Criminals are known to target job seekers, looking for ways to scam them out of their money or steal their identity. We identified common job scams and have some tips on how you can avoid them.
Common job scams
There are two things criminals might try and steal from you when you are looking for a job – your money or your personal details such as your ID number or bank account details.
Job scams to steal your money
In these scams, criminals pose as employers or recruiters and ask for money in return for some sort of service, for example:
- A fee to put you forward for a job, or as a preferred candidate
- Money to cover training costs, telling you the training is essential if you want the job
- A fee so they can conduct a credit check
- Money to cover accommodation costs, uniforms or other items before you get an employment contract
How do you identify these scams?
This one is easy – no legitimate recruiter or employer will ask you for money for any purpose before you are employed. The minute someone asks you for money, walk away! Report them to the portal or publication where their advert was placed.
If you do need to stay over for a job interview either pay your own costs directly or ask the company to pay these upfront and confirm any booking before you travel.
Job scams to obtain your personal details
The purpose of these job scams is also to get money, but here the criminals use your personal details to steal from you or to set up other scams. For example, they might use your personal data to create fake social media profiles that can be used to scam other people. Examples include:
- Using your ID number and personal details to open accounts in your name and then buying goods and services on credit, leaving you with the debt
- Obtaining your bank account and other details and withdrawing money from your account
- Using your fake social media profile to get your family and friends to donate to a good cause or invest in a scheme, in reality the request comes from criminals and any money donated or invested goes directly to their account
How do you identify these scams?
Although these are harder to identify than scams where people ask you for money, there are a few warning signs:
- Requests for personal details such as your ID number or your address before an interview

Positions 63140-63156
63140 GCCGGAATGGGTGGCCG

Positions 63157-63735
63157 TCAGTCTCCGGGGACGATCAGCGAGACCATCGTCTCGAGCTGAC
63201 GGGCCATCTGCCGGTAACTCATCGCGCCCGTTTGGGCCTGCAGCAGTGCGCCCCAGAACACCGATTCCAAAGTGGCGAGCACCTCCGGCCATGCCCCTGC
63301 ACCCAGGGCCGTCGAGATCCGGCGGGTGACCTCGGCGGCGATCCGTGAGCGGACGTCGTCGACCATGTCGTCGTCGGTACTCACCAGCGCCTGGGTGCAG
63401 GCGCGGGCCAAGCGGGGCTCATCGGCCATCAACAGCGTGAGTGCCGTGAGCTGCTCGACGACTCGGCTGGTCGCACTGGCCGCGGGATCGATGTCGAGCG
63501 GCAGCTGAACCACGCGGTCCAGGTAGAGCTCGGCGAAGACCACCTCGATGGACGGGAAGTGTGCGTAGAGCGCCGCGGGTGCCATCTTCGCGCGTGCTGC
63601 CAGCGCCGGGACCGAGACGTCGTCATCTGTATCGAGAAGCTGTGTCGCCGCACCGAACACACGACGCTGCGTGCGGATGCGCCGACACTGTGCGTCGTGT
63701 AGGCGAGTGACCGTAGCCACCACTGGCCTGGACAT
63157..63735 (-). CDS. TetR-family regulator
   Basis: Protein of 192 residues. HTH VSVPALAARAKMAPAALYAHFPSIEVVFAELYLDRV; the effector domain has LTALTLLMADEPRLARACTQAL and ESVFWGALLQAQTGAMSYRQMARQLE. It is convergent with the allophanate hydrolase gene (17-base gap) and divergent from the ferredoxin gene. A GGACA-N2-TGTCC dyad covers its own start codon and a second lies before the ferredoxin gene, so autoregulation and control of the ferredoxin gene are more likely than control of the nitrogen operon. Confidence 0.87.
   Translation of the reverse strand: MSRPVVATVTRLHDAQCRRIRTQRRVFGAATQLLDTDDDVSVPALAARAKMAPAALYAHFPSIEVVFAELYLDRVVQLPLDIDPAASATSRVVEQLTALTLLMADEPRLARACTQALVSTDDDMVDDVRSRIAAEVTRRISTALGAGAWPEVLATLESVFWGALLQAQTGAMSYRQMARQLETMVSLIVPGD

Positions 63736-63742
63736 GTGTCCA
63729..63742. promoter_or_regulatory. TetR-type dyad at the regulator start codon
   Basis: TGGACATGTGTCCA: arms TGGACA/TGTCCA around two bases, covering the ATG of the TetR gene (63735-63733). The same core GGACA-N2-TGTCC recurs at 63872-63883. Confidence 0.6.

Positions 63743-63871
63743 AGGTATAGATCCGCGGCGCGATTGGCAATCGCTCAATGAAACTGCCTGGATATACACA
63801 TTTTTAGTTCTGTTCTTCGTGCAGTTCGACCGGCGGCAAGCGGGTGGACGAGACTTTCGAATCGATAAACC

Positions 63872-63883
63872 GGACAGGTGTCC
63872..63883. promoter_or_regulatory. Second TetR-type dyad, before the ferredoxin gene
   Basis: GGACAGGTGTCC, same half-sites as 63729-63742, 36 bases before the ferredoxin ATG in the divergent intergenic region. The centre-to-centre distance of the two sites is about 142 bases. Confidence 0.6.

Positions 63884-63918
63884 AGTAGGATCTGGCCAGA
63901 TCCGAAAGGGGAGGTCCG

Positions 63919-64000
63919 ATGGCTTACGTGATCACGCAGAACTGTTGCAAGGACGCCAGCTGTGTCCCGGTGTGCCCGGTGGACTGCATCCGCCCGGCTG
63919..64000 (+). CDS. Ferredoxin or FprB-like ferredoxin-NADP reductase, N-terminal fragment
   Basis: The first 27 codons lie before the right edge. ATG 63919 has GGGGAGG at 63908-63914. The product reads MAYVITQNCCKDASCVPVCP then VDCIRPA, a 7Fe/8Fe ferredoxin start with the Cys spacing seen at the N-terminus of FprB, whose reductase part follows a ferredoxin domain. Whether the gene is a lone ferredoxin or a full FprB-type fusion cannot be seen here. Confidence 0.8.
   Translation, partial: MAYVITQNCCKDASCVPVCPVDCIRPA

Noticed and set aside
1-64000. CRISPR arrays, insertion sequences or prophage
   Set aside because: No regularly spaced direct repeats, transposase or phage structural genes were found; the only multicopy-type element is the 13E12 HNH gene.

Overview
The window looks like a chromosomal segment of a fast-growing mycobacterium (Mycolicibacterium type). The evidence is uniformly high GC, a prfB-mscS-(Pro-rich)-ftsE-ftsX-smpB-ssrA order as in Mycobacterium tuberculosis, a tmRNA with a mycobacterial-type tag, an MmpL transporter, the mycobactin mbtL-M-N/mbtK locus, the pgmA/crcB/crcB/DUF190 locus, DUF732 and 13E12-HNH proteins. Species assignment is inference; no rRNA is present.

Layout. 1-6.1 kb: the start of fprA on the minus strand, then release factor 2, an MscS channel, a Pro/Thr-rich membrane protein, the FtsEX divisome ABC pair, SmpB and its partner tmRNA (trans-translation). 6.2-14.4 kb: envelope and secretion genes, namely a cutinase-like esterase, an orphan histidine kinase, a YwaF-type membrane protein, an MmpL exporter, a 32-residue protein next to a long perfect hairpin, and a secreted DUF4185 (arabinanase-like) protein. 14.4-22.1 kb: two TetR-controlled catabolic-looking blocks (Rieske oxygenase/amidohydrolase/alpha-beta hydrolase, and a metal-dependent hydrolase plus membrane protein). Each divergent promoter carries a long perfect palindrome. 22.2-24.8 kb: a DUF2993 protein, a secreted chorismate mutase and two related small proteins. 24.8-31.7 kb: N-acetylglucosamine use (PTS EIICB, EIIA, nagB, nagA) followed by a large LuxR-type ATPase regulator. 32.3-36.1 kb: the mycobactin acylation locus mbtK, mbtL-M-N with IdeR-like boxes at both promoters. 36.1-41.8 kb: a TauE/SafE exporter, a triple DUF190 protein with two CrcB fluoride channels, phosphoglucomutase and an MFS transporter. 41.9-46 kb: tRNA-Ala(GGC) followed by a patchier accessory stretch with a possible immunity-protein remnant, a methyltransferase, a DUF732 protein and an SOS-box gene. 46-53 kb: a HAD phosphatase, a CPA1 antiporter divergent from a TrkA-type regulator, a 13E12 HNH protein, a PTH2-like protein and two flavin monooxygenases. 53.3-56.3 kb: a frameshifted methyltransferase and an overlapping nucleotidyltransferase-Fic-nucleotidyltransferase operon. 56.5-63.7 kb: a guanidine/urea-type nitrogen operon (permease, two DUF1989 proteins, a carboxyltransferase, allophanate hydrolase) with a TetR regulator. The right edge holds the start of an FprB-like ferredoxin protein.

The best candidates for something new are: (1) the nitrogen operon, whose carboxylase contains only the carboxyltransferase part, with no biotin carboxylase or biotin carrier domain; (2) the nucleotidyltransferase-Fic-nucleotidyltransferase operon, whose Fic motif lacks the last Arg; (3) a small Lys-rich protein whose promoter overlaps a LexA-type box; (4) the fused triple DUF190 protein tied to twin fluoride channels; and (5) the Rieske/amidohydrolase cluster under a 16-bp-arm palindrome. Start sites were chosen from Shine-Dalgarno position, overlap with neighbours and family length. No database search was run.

- Requests for your bank account details or other financial information
You should also look out for signs that the “recruiter” is not genuine, such as:
- The absence of specific details, like the full name of the recruiter or the company, in their communication
- Recently created LinkedIn, Facebook or Instagram profiles with very few posts, or a company website with limited information and no contact details or “About” section
- Personal email addresses or email addresses that seem strange – for example an advert for positions at the local municipality has an email address that doesn’t make sense, such as email@example.com
- Misspellings or other small mistakes in ads
- Logos or corporate colours of well-known companies are used, but are slightly different to the official version such as a lighter shade of blue or larger font size
Protect yourself against scams
- Don’t include personal details like your address and ID number when you send a CV to a person or company you don’t know or when you place your CV online on a jobs portal. Just include a contact number and email address. Only give out your ID number when you are sure the person or company is legitimate and always make a note of who you give your ID number to.
- Research the recruiter and/or potential employer – make sure they have an online presence, search for news articles about them, and call the contact number on the website to make sure the company and/or recruiter actually exists.
- Always do your research before you take up opportunities offered on social sites like Facebook and WhatsApp and market sites like Gumtree – some are legitimate, some are not.
- Be suspicious of too much pressure. Be on your guard if the recruiter tries to pressure you into something, such as giving your ID number or making a quick decision, often on the basis that there are many applicants.
- Be suspicious of too much praise. For example, if you are applying for a junior position that pays an average salary, recruiters won’t wine and dine you or tell you that only you can do this job. It’s more likely that they want you to relax so that you are more likely to part with money or personal information, or worse so they can commit a crime.
- Read online job portals’ tips on how to avoid scams and for the latest scams such as on Jobmail and The Jobs Portal.
As well as being on the lookout for scams, it’s a good idea to follow general safety rules when you meet up:
- Meet a recruiter or potential employer during the day at their business premises or a public place, like a coffee shop in a mall
- Tell someone where you are going and what time they should expect you back
- Keep your phone on and charged when you are out
Take your time
It’s tough in the job market – but don’t be bullied or conned. You are a professional seeking professional employment and should only deal with professional recruiters and companies. Be on your guard and check carefully to make sure the company is legitimate, and the job opportunity is genuine. Good luck with the job hunt!